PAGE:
Federal Investment Outlays, Fiscal Years 1981-2002
AIMD-97-88: Published: May 21, 1997. Publicly Released: May 21, 1997.
- Full Report:
Pursuant to congressional requests, GAO provided information on federal investment trends and estimates of future outlays for investments through fiscal year 2002. GAO did not independently verify this information but traced totals to published budget documents.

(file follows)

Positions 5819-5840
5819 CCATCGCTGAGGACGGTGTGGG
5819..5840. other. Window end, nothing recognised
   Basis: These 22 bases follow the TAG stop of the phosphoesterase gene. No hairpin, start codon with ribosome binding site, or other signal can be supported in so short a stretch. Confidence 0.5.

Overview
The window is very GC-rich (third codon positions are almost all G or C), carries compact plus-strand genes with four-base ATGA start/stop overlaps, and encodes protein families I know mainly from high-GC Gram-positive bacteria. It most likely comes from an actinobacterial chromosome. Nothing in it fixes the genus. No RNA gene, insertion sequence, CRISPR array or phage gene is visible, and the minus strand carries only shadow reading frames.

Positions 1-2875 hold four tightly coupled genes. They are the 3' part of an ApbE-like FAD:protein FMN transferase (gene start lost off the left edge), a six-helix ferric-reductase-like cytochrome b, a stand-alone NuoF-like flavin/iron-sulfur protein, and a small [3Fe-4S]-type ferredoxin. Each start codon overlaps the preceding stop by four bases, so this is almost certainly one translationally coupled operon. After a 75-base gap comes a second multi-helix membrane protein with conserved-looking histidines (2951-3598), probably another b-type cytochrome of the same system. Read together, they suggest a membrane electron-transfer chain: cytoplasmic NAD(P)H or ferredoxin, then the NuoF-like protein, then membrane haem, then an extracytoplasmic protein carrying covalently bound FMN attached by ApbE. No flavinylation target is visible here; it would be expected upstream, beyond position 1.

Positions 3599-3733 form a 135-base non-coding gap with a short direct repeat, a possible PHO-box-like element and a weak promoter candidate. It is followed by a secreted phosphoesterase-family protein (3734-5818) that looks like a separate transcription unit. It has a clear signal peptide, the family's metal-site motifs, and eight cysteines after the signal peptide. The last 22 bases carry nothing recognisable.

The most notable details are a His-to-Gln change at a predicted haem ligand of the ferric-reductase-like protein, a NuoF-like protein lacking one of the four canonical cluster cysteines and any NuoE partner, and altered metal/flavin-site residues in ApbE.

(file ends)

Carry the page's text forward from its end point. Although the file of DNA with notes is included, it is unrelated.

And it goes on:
GAO noted that: (1) the share of total federal budget outlays and of gross domestic product devoted to investment gradually declined from the early 1980s through 1996; (2) according to the administration's policy estimates, this decline will continue for 1997 through 2002; (3) however, over the same time period, a slightly different picture emerges when investment outlays are converted to constant 1992 dollars; (4) investment spending in estimated constant dollar outlays increased slightly from the 1980s to the mid-1990s, with a gradual decline through 2002; (5) investment by category (character class) in constant dollars shows varying patterns; (6) physical capital remained relatively stable from the 1980s through 1995, with slight declines in 1996 and in the President's policy estimates for fiscal years 1997 through 2002; (7) research and development shows increases from the 1980s through 1990 and then drops off gradually; (8) in contrast, education and training has shown a relatively steady increase from 1981 that is projected to continue through 2002; (9) the pattern of investment from 1981 through 2002 in constant dollars varies across budget functions; (10) seven functions contain about 96 percent of investment outlays; (11) two of those functions, Education and Training and Health, show a general increase over the period; (12) the General Science function shows an increase to the mid-1990s and then levels off; (13) the National Defense and Transportation functions show increases followed by declines in the 1990s and through 2002; and (14) investment spending in the Natural Resources and Environment and Energy functions show a continued downward trend from the 1980s through 2002.